Tuesday, June 10, 2008

The Bodleian Library Medieval and Renaissance Manuscripts

John Dee frontispiece - Kalender

Catalogue reference: MS. Ashmole 1789
Object: paper manuscript from England
Author: John Dee
Title: 'A Playne discourse and humble advise for our gratious Queene Elizabeth, her most Excellent Majestie, to peruse and consider as concerning the needful Reformation of the Vulgar Kalender for the civile yeres and daies accompting, or verifyeng, according to the tyme truely spent'
Date: 16th century
Image notes: frontispiece. 'Primi quadriui mysterium'. Coloured diagram. A triangular figure having sentences from Holy Scriptures inscribed in gilt letters on its blue border; within it is a planisphere of the Ptolemaic system.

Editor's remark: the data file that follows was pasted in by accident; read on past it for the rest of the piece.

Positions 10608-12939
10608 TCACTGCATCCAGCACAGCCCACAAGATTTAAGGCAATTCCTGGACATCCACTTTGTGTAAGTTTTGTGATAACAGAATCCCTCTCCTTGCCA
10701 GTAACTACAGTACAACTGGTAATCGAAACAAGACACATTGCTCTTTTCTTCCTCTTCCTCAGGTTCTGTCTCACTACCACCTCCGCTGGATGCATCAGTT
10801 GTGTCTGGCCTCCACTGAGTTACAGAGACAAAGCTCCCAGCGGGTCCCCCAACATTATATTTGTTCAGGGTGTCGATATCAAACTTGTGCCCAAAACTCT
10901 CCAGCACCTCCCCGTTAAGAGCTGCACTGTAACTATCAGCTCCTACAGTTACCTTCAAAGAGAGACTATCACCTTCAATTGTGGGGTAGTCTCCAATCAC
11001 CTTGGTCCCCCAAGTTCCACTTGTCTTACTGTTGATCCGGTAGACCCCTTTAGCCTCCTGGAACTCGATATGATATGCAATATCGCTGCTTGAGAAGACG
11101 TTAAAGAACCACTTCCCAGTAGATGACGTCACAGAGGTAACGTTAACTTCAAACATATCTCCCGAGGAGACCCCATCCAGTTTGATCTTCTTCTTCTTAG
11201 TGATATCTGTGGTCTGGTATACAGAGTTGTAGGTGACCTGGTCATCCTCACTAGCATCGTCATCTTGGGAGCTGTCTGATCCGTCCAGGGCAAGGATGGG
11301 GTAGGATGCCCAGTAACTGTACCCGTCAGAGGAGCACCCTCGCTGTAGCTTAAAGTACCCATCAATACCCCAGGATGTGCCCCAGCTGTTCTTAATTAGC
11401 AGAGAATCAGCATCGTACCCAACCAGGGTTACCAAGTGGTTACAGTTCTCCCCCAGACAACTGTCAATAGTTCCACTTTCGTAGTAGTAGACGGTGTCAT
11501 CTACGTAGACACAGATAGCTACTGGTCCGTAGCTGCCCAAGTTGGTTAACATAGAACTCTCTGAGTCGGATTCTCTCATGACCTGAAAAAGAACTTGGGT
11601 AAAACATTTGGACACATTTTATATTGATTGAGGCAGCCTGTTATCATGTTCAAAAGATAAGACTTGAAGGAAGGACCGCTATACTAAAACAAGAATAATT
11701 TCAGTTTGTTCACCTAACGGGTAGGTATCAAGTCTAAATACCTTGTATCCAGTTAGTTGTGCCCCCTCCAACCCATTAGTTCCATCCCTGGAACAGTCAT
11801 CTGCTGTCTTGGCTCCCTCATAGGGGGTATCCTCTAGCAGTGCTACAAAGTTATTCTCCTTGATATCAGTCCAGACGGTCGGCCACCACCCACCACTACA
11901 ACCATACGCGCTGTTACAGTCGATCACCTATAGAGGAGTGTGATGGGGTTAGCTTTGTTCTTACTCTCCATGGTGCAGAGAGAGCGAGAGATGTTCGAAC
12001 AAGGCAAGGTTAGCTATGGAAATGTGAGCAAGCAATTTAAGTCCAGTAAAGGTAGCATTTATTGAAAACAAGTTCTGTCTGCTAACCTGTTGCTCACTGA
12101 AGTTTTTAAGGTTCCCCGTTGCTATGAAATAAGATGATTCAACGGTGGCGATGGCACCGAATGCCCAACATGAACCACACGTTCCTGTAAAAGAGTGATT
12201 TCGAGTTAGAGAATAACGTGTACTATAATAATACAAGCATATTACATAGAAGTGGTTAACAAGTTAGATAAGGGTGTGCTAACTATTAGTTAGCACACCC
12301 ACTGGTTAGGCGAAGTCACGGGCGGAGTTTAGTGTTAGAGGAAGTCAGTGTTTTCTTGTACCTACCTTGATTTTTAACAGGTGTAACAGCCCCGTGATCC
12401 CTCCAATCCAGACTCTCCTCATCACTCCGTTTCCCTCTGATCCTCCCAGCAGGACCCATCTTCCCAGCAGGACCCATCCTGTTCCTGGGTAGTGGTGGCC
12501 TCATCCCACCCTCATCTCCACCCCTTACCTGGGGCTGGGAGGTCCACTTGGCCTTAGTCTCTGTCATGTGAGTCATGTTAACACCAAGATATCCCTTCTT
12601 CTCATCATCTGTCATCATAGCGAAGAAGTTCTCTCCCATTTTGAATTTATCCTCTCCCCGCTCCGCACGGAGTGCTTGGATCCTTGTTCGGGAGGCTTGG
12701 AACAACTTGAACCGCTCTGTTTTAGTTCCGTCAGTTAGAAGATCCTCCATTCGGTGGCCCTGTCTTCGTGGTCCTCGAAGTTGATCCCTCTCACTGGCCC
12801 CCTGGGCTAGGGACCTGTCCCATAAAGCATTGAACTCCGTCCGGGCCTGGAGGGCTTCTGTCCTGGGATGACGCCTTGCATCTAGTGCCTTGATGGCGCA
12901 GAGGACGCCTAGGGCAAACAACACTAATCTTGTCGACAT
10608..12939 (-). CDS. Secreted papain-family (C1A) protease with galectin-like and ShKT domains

MS. Auct. D. inf. 2. 13

Catalogue reference: MS. Auct. D. inf. 2. 13
Object: parchment manuscript [England and Holland]
Title: Book of Hours. Use of Sarum (known as 'Queen Mary's Psalter')
Date: late 15th century
Image notes: Introducing Terce (Hours of the Virgin). Full page miniature painted in demi-grisaille surrounded by decorated border. Flagellation. In a vaulted interior, Christ tied to the column in the centre. Three executioners around him brandishing whips. Scene viewed through arch.

MS. Ashmole 1504 (c)

Image description: Alphabet based on human forms.

MS. Ashmole 1504 (b)

Image description: Griffon and Greyhound. Two fierce-looking birds.

MS. Ashmole 1504

Image description: Plantain and Tansy. Deer, lion, stone fountain, well on hill, building.

MS. Ashmole 1504 (a)